When an insurance company sells a policy of liability insurance, it is promising to protect its customer from financial liability, up to the policy limits. What most customers don’t know is that the insurance company’s policy also requires the customer to surrender control of the defense and any settlement to the insurer. In other words, your insurance company is in the driver’s seat. The company decides what lawyer they hire to defend you, whether or not the case should be settled, what offer to make or not make. This surrender of control has both positive and negative aspects for the customer.
What To Do When You Are Denied
When an insurance company wrongfully denies payment, drags it feet, fails to investigate or evaluate a claim, or unreasonably fails to settle a claim within the policy limits, that insurance company is acting in bad faith. Bad faith behavior by insurance companies place unnecessary financial and emotional burdens on claimants, insured persons, and policyholders. Insurance companies profit by denying or delaying payment rather than by paying claims.
In Missouri, courts have held the following to have supported bad faith including:
- An insurance company’s failure to properly evaluate a claim. Shobe v. Kelly, 279 S.W. 3d 203 (Mo. App. 2009);
- An insurance company’s failure to negotiate settlement in good faith. Shobe v. Kelly, 279 S.W. 3d 203 (Mo. App. 2009);
- An insurance company’s failure to give good faith consideration to settlement, despite coverage dispute. Herman v. Western Casualty and Sur. Co., 271 F. Supp. 502 (D.C. Mo. 1967);
- An insurance company’s refusal based upon suspicion, not a reasonable inference established from facts. Laster v. State Farm and Casualty Company, 693 S.W. 2d 195 (Mo. App. 1995) and Travelers Indemnity Company v. Woods, 663 S.W. 2d 392 (Mo. Appl. 1983);
- An insurance company’s concealment of unfavorable evidence. Fields v. Metropolitan Life Insurance Company, 119 S.W. 2d 463 (Mo. App. 1938) and Morris v. JCPenny Life Ins. Co., 895 S.W. 2d 73 (Mo. App. W.D. 1995);
- An insurance company’s unexplained refusal to defend an insured when obligated to do so by the policy. Allen v. State Farm Mut. Auto Ins. Co., 753 S.W. 2d 616 (Mo. App. 1988) and Davis V. Stewart Title Guar. Co., 726 S.W. 2d 839 (Mo. App. 1987);
- An insurance company’s lack of an explanation for refusal to pay a loss. Fohn v. Title Ins. Corp. of St. Louis, 529 S.W. 2d 1(Mo. banc 1975) and Allen v. State Farm Mutual Auto Insurance Company, 753 S.W. 2d 616 (Mo. App. 1988);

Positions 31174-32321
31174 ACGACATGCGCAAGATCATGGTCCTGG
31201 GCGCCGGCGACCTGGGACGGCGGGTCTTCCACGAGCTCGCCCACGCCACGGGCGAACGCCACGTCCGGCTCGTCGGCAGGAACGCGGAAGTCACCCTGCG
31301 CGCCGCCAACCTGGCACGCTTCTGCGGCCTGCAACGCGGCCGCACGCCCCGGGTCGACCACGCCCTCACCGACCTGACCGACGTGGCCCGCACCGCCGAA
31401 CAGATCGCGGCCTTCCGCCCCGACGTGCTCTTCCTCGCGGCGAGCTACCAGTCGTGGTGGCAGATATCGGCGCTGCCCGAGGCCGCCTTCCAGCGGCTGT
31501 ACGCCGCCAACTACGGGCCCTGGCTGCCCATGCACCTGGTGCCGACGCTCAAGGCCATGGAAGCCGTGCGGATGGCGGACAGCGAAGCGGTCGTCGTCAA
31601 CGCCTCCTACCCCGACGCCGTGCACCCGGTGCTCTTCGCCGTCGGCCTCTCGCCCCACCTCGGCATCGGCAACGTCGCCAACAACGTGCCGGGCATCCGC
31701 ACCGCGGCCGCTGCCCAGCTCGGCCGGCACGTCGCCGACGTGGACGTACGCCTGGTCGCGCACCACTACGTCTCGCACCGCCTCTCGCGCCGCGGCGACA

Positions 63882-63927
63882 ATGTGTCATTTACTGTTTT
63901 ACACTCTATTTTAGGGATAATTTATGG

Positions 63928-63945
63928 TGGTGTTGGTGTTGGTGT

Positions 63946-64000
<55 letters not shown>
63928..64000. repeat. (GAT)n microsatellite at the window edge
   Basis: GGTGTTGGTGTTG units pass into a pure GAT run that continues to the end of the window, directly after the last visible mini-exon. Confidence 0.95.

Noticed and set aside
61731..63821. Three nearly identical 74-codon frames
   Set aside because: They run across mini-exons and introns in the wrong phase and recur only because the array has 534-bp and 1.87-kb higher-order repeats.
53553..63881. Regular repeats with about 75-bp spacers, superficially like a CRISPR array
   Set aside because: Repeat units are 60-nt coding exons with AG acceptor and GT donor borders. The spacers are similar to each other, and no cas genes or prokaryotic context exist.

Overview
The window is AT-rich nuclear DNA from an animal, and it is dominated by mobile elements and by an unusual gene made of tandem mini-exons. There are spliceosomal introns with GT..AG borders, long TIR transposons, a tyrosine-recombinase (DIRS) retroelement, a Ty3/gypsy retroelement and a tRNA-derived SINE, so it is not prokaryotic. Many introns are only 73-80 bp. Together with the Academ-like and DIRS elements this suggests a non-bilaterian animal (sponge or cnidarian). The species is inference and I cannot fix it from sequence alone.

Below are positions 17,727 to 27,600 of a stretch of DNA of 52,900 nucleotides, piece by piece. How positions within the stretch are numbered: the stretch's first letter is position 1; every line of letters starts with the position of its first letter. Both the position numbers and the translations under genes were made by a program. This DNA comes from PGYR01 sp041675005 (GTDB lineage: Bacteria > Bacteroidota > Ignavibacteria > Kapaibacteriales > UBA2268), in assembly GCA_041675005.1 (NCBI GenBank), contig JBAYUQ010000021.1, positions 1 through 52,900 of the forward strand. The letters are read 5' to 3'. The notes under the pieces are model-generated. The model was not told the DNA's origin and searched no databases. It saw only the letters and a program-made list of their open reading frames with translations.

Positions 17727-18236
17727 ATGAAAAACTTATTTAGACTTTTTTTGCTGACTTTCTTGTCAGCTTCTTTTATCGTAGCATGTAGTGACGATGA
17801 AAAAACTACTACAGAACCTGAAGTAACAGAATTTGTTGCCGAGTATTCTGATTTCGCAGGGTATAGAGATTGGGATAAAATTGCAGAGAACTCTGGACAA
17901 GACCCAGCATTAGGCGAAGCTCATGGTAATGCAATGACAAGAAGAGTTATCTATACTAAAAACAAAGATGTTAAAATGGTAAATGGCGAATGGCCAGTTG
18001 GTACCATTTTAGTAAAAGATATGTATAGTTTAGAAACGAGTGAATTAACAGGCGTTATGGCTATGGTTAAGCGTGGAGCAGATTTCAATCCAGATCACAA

- An insurance company’s inadequate investigation of the claim or case. Hester v. American Family Mutual Insurance Company, 733 S.W. 2d 1 (Mo. App. 1987);
- An insurance company’s reliance upon an unsuccessful defense first asserted after the refusal and after an action was filed. Bonzon v. Metropolitan Life Insurance Company, 143 S.W. 2d 336 (Mo. App. 1940);
- An insurance company’s reliance upon a discredited defense. Freedman v. State Farm Mutual Life Assur. Company, 108 S.W. 2d 156 (Mo. App. 1937);
- An insurance company’s failure to inform insured of settlement offer. Marilyn Casualty Company v. Cook-O’Brien Constr. Co., 69 F. 2d 462, 466 (8th Cir. 1934).
We Can Help You Succeed
It’s important to remember that an insurance policy is a legal contract, and both the insurer and the insured people have legal obligations. If an insurance company is not acting in an insured person’s best interest, or is putting its own financial interest first, the company has committed bad faith and can be held liable for the damages they have caused.
If an insurer acts in bad faith, the insured may be able to recover the following damages: (1) the policy benefits; (2) additional damages caused by the financial loss because of the bad faith; (3) general damages; (4) attorney’s fees; and (5) penalties or punitive damages if the company acted with malice or conscious disregard for the rights of the claimant.
The Columbia insurance lawyers at Gump & Faiella, LLC are experienced insurance bad faith lawyers who know how to maximize cases for clients who have been wronged by their insurance company. If your insurance company isn’t watching out for you, you need immediate help and an experienced legal team on your side.
It’s important to remember that:
- You need legal help before you accept a reservation of rights from your insurer or sign a non-waiver agreement.
- You need legal help if your insurance company has sued you.
- You need legal help if your coverage has been denied.
- You need legal help if your insurance company has put you on notice of an excess claim or a claim for punitive damages.
- You are entitled to hire your own lawyer to protect your interests, even if the insurance company has already hired a lawyer.
- There is a time limit, called a statute of limitations, to file a claim or lawsuit or you lose your rights.
- Evidence can be lost or destroyed over time so it is important to take quick action to protect your rights.